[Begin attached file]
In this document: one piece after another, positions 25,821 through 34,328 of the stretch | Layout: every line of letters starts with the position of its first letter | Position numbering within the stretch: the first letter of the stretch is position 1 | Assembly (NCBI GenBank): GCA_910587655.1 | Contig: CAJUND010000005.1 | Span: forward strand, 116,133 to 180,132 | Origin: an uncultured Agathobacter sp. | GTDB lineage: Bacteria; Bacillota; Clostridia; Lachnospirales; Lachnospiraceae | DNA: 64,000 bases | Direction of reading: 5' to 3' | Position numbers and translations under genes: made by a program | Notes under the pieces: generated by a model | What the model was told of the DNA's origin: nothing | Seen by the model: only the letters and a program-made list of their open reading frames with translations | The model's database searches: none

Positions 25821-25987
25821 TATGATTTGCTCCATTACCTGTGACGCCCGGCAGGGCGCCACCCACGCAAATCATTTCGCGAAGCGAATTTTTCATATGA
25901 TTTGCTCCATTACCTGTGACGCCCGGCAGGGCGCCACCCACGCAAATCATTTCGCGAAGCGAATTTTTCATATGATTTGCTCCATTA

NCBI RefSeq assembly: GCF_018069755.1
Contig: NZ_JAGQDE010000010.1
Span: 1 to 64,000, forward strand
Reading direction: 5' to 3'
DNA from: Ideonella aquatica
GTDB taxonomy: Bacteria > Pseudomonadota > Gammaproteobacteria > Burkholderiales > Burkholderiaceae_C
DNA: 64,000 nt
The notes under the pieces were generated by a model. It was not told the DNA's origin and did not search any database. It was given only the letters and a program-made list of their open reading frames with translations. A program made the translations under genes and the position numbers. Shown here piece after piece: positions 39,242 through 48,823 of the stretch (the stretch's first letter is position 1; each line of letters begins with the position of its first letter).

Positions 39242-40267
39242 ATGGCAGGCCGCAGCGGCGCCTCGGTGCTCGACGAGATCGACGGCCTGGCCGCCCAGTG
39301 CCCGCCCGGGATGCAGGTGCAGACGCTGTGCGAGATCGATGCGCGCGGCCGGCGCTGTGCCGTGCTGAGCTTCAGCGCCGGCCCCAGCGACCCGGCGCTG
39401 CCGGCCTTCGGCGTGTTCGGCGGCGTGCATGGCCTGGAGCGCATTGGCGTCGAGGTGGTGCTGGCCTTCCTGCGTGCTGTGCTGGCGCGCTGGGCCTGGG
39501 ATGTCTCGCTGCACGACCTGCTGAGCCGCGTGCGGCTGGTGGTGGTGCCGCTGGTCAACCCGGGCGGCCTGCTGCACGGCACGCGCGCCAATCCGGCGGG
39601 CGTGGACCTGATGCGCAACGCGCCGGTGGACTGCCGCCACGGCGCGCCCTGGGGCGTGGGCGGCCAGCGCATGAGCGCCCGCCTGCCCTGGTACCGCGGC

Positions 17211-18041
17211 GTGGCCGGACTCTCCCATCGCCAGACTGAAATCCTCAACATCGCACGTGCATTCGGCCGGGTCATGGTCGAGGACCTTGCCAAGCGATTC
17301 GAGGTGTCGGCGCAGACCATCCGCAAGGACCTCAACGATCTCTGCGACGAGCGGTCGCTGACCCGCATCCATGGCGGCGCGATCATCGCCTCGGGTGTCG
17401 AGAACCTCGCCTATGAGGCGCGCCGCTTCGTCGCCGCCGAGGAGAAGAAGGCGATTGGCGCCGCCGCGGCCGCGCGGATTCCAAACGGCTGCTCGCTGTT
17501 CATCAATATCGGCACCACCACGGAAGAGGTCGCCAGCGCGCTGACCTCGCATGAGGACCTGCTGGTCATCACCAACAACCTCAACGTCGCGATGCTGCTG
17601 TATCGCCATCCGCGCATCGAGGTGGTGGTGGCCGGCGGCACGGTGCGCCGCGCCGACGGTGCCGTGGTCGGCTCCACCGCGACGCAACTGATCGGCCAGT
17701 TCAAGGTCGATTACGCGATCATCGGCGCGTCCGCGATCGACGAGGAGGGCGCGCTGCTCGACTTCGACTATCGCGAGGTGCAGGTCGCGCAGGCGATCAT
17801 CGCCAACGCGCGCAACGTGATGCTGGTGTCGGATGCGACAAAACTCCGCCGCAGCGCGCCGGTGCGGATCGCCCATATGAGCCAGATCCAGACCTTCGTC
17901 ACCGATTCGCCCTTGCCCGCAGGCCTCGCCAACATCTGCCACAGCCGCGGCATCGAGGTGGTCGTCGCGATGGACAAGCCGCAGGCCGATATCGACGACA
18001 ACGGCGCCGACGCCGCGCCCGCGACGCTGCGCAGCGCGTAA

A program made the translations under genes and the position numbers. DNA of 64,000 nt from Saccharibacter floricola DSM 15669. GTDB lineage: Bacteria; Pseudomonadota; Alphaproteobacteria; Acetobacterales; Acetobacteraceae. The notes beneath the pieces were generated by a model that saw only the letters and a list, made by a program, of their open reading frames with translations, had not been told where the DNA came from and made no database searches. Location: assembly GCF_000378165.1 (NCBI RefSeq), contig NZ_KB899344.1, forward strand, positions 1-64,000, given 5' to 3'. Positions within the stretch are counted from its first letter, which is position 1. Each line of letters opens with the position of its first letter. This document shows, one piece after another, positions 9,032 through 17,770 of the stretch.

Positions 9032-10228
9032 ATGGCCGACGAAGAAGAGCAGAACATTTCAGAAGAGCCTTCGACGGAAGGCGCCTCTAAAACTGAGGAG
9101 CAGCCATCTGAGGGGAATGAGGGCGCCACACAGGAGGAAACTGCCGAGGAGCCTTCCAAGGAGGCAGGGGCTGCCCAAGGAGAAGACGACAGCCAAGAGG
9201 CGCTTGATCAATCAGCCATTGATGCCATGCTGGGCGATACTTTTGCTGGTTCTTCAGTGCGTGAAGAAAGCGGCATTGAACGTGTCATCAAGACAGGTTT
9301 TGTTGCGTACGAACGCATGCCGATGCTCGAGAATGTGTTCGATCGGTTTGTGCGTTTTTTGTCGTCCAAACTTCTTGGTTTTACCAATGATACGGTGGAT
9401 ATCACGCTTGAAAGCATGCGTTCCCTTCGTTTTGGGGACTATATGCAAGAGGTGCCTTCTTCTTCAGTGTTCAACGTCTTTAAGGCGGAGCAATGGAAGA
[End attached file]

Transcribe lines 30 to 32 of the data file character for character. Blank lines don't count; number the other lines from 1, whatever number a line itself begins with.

Positions 9032-10228
9032 ATGGCCGACGAAGAAGAGCAGAACATTTCAGAAGAGCCTTCGACGGAAGGCGCCTCTAAAACTGAGGAG
9101 CAGCCATCTGAGGGGAATGAGGGCGCCACACAGGAGGAAACTGCCGAGGAGCCTTCCAAGGAGGCAGGGGCTGCCCAAGGAGAAGACGACAGCCAAGAGG